The demographic data of the patients included in this study are shown in Table 1. Females accounted for nearly 59% of the 59,731 patients diagnosed, approximately 60% (35,311) of the study participants were young adults aged 19–64 years, 12.09% (7220) of newborns with conjunctivitis were diagnosed in 0–1, and older adults over 65 years of age (4027) were the least diagnosed group (6.7%). Diagnosis of conjunctivitis was higher in the warm season compared to the cold season, with the highest in the summer (July–August) and the lowest in the winter (November–February). Table 1 also shows the concentrations of the six main air pollutants and the four meteorological factors (relative humidity, mean temperature, air pressure, and wind speed) in Urumqi for 2013–2020. The average concentrations of CO (24 h), NO2 (24 h), SO2 (24 h), PM2.5 (24 h), PM10 (24 h), and ozone (8 h) are 1.2 mg/m3, 48.5, 16, 64.5, 120.2, and 68.2 μg/m3, respectively. The average values of meteorological data: mean temperature (− 26 to 35.1 °C), relative humidity (6–100%), air pressure (842–934 hPa), and wind speed (0–14.8 m/s) were 8.4 °C, 55.5%, 912.7 hPa, and 1.9 m/s. The remaining descriptive statistics (standard deviation (SD), minimum, 25th and 75th percentiles, median, and maximum) and details of the period variation characteristics are shown in Fig. 2 and Supplementary Material A, Figure S1.

Table 1 Characteristics of outpatient for conjunctivitis in the First Affiliated Hospital of Xinjiang Medical University (January 1, 2013 to December 31, 2020)
Fig. 2
figure 2

Distribution of exposure to four meteorological factors (mean temperature, relative humidity, atmospheric pressure, wind speed) and outpatient visits for conjunctivitis over time in Urumqi, Xinjiang, January 1, 2013–December 31, 2020

The results of the correlation analysis suggested that there were different degrees of correlation between different types of meteorological factors and air pollutants, with a strong correlation between mean temperature and relative humidity (r = 0.81, p-value < 0.0001) and the correlations between O3 and mean temperature (r = 0.81, p-value < 0.0001) as well as relative humidity (r =  − 0.72, p-value < 0.0001) were also strong (Fig. 3).

Fig. 3
figure 3

Spearman correlation between different air pollutants and meteorological factors. T, temperature; RH, relative humidity; WS, wind speed; AP, atmospheric pressure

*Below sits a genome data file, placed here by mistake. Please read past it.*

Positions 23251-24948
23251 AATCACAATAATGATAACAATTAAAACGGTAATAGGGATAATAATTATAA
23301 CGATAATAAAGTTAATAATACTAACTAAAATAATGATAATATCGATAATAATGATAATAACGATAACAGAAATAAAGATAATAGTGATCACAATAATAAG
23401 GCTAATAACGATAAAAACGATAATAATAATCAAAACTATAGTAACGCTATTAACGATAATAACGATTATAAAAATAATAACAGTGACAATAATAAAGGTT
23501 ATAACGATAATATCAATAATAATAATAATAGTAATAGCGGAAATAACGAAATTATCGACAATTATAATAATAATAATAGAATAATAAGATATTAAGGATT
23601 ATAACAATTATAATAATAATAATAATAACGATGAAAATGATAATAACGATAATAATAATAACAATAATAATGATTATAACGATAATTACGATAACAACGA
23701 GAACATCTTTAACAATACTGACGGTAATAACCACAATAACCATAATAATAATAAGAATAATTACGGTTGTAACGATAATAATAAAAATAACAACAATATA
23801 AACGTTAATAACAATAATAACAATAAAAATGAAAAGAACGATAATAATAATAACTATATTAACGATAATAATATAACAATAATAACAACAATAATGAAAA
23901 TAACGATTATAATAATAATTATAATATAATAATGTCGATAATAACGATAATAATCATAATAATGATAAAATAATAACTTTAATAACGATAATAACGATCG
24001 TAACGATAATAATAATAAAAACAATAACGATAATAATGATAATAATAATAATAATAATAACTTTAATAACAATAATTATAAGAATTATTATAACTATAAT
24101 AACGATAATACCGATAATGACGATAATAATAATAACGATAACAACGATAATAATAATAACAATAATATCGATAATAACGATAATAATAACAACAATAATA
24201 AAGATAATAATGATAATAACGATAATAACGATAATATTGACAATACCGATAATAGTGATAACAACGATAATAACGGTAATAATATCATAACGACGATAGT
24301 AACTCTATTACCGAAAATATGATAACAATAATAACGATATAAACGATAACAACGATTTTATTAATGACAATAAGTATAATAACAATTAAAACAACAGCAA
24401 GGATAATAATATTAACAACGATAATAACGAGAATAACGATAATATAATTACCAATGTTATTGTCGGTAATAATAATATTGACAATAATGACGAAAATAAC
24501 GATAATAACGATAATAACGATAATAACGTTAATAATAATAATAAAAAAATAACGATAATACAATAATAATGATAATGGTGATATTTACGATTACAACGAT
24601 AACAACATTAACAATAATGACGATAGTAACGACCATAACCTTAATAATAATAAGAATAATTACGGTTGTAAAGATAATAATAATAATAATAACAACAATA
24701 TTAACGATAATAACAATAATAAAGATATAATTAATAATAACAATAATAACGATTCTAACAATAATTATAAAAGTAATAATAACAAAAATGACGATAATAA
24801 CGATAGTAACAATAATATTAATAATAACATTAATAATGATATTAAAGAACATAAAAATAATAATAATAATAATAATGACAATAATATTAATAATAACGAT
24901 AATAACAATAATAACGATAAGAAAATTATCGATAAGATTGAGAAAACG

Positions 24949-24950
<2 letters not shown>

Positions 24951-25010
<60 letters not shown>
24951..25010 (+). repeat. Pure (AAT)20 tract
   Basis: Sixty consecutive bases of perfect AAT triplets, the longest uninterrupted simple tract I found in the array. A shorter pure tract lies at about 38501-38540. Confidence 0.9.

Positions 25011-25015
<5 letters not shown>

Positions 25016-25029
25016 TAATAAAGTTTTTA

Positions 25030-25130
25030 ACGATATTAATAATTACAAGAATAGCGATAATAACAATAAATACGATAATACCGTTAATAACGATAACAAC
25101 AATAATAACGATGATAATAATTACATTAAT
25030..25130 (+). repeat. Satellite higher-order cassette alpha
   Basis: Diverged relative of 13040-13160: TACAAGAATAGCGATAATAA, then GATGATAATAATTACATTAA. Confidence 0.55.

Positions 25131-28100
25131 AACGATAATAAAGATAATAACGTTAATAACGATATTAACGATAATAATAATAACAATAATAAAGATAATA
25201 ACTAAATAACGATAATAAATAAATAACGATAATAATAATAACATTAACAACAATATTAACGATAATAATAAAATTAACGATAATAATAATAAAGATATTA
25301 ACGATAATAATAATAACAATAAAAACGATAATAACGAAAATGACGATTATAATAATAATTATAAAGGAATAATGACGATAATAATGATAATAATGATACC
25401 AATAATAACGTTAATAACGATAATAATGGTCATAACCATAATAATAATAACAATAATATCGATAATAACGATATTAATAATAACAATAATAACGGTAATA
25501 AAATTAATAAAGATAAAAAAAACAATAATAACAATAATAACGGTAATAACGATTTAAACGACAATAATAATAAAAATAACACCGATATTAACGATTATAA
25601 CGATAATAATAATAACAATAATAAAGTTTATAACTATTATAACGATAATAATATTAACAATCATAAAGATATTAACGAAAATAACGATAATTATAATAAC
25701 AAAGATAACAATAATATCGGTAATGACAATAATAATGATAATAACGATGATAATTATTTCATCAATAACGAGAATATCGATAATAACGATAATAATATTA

Results of the single-meteorological factor variable model showed that only mean temperature and atmospheric pressure factors were associated with outpatient visits for conjunctivitis, with per 10-unit increase in ambient temperature at lag days 1 (RR = 1.063) and 2 (RR = 1.056), and cumulative lags 0–2 (RR = 1.080), 0–3 (RR = 1.092), and 0–4 (RR = 1.079) were statistically significantly associated with increased conjunctivitis outpatient visits. In contrast to this effect, the air pressure factor showed a protective effect, specifically per 10 unit increase in atmospheric pressure was statistically significantly associated with decreased conjunctivitis visits at the lag 7 day (RR = 0.967) and cumulative lags 0–2 days (RR = 0.944), 0–3 days (RR = 0.947), and 0–7 days (RR = 0.921). It failed to observe statistically significant results for relative humidity as well as wind speed under the single meteorological factor model (Table 2).

Table 2 The relative risks (RRs) of per 10 units increased in meteorological variables on conjunctivitis outpatient visits at various lag days: single-meteorological variable model

The results of the multimeteorological factor model were like those of the single-meteorological factor, with mean temperature and atmospheric pressure similarly showing significant correlations with increased (RR = 1.058–1.114) and decreased (RR = 0.920–0.967) conjunctivitis outpatient visits, respectively. However, each 10-unit increase in relative humidity exhibited significant correlations with increased conjunctivitis outpatient visits in the multimeteorological factor model (RR = 1.019–1.025) (Table 3). The dose–response curves for these four meteorological factors and the risk of conjunctivitis outpatient visits are displayed in Fig. 4 and Supplementary Material A, Figure S2-210.

Table 3 Correlation of per 10 units increased in air pollutants and outpatients for conjunctivitis: multi-meteorological variables model
Fig. 4
figure 4

Overall exposure–response association for meteorological factors and outpatient visits for conjunctivitis: single-variable model

The results of the subgroup analysis showed gender differences in the effect of mean temperature on conjunctivitis, specifically the cumulative lagged effect of mean temperature was significantly associated with decreased outpatient visits in male patients with conjunctivitis (RR = 0.514, 95% CI = 0.265–0.997), while it was not detected in female patients, but the single-day lagged effect of mean temperature was significantly associated with increased outpatient visits in female patients with conjunctivitis (RR = 1.082, 95% CI = 1.009–1.161). Age subgroup results suggested the protective effect of per 10-unit increase in mean temperature for newborns aged 0–1 year (RR = 0.908 for single-day lag, 0.232 for cumulative lag), while relative humidity (RR = 1.014), as well as wind speed (RR = 2.077), was significantly correlated with increased outpatient visits for patients with conjunctivitis aged 0–1 year. Increased atmospheric pressure was significantly associated with an increased risk of conjunctivitis in the underage population aged 6–18 years (RR = 2.467 for single-day lag, 2.746 for cumulative lag). The conjunctivitis population aged 16–64 years was only significantly correlated with mean temperature, while no statistically significant results were found in the older conjunctivitis population aged > 64 years. Subgroup analysis of the seasonal factors shows that only relative humidity effects exhibited differences between the warm and cold seasons (RR = 1.008 for the warm season). Further grouping of the four seasons suggests that the effects of relative humidity, atmospheric pressure, and wind speed exhibit seasonal differences, with the most significant effects mainly in summer and winter (Table 4).